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International Journal of Advanced Research in Medicine
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International Journal of Advanced Research in Medicine

2021, Vol. 3, Issue 2, Part I

To compare rectal and oral acetaminophen for postoperative pain relief in children undergoing craniofacial surgery


Author(s): Dr. N. Murali Krishna and Sreedhar Ganga

Abstract: Background and objectives: In newborns and infants who have just undergone major surgery, the plasma concentrations of the painkiller acetaminophen (INN, paracetamol) have not yet been determined in the research literature. As a result, we conducted a study in the intensive care unit of our hospital.
Study Methods: During elective craniofacial correction, 40 toddlers with a mean (standard deviation) age of 10.3 (2.3) months received 20 mg/kg of acetaminophen orally (n = 20) or rectally (n = 20) every 6 hours following a rectal loading dose of 40 mg/kg. Pain assessments were made every three hours, and blood samples were taken an hour before and two hours after the administration of acetaminophen maintenance dosages.
Results and discussion: The mean area under the concentration-time curve (AUC) for patients receiving rectal acetaminophen was 171.2 mg/h/L, while the mean AUC for patients receiving oral acetaminophen was 111.9 mg/h/L. Patients receiving oral acetaminophen reported greater pain scores. However, acetaminophen plasma concentrations and pain scores did not differ across the groups once the patients who vomited were removed from the oral acetaminophen group. Acetaminophen plasma concentrations and pain ratings did not correlate. Despite the fact that 9 out of 40 patients (or 22.5%) did not achieve the desired analgesic acetaminophen plasma concentrations of 10 to 20 mg/L, 7.5% of the pain scores on the visual analogue scale were higher than the 4 cm cutoff criterion.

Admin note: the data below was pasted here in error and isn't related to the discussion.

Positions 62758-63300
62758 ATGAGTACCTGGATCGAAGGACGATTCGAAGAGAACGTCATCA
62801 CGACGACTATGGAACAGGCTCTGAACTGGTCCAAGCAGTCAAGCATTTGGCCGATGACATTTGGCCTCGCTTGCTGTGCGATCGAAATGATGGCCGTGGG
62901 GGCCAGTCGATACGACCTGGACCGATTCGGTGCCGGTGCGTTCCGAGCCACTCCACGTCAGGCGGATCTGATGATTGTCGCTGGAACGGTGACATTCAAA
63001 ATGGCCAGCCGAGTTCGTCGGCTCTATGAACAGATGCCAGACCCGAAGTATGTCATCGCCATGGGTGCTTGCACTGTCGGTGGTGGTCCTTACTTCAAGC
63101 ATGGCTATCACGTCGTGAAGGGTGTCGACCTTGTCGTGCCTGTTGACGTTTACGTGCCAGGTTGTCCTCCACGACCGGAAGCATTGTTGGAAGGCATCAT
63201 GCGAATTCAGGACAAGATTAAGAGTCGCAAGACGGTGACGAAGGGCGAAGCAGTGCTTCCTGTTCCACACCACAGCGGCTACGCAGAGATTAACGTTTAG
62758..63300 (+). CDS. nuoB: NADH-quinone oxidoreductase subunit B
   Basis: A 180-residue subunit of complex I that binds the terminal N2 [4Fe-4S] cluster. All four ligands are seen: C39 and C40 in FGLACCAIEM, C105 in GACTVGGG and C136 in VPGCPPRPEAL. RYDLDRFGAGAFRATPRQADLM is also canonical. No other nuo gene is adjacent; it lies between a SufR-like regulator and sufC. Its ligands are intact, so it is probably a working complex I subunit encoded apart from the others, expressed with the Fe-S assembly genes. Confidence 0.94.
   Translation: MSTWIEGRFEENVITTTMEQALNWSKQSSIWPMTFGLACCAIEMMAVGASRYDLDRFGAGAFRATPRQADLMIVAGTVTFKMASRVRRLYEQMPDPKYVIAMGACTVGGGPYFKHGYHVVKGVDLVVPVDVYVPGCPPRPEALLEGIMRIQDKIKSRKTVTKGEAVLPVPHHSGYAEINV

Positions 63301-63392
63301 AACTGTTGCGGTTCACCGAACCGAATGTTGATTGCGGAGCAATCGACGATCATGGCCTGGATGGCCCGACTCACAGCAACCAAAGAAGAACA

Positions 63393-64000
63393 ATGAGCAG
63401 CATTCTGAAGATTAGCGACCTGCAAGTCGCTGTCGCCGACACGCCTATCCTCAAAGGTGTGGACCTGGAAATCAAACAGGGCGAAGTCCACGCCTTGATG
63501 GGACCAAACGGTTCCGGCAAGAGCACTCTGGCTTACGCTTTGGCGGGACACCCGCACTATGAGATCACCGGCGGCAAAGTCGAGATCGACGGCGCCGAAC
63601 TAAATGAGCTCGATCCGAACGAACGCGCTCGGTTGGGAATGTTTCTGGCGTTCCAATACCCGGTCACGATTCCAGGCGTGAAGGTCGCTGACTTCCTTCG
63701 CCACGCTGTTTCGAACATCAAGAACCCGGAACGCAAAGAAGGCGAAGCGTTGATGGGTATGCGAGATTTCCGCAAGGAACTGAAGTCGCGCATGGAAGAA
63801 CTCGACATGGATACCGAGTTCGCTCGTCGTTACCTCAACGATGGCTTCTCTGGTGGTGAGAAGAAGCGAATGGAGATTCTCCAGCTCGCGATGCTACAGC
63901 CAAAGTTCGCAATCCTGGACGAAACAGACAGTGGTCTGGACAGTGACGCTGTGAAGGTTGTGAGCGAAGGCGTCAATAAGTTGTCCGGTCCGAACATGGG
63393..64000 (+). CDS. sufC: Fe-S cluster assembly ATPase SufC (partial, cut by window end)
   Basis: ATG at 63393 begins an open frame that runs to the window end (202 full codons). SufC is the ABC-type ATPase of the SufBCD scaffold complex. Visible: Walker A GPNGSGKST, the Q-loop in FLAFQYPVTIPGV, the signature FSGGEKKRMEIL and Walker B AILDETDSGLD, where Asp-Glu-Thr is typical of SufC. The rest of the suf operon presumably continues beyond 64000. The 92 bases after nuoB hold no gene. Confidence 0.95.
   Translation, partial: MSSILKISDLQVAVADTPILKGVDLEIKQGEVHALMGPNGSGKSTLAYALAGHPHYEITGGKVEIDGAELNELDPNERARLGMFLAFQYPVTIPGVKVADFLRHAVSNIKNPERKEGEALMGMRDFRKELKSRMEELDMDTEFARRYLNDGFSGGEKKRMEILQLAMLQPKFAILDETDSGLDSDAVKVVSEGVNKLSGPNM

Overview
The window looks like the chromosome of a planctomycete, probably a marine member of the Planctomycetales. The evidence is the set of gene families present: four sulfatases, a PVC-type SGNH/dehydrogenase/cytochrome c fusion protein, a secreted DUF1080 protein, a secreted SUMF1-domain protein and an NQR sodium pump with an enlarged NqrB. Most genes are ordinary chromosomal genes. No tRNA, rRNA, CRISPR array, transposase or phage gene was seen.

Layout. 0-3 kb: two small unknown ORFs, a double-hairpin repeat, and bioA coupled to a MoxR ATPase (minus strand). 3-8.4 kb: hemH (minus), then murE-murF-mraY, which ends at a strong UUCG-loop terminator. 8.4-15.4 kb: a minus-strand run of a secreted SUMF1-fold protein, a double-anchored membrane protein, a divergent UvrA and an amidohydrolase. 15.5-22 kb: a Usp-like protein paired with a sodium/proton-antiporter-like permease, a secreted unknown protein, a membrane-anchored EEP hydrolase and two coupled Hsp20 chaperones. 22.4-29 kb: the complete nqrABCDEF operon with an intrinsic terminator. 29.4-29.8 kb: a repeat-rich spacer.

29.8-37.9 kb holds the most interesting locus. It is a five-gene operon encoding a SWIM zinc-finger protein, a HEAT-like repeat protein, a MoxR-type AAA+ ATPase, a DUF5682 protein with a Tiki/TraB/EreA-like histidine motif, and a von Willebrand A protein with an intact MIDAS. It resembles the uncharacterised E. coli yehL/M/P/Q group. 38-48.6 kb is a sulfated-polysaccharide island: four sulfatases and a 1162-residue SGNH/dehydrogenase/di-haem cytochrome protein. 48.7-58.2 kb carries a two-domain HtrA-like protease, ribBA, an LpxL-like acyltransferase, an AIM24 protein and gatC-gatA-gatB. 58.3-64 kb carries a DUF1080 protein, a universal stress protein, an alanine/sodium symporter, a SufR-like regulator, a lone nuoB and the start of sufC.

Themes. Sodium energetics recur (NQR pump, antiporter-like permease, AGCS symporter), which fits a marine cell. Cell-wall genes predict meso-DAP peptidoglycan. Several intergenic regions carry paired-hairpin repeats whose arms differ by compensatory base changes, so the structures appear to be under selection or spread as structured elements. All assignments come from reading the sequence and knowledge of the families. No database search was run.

Conclusion: These are the first results demonstrating that following major surgery in this age range, the analgesic acetaminophen plasma concentration does not always reach the 10 to 20 mg/L level. These results also demonstrate that the rectal route is the most effective approach to provide acetaminophen following craniofacial surgery once a rectal loading dosage of 40 mg/kg has been administered during surgery.


DOI: 10.22271/27069567.2021.v3.i2i.404

Pages: 626-630 | Views: 36 | Downloads: 15

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How to cite this article:
Dr. N. Murali Krishna, Sreedhar Ganga. To compare rectal and oral acetaminophen for postoperative pain relief in children undergoing craniofacial surgery. Int J Adv Res Med 2021;3(2):626-630. DOI: 10.22271/27069567.2021.v3.i2i.404
International Journal of Advanced Research in Medicine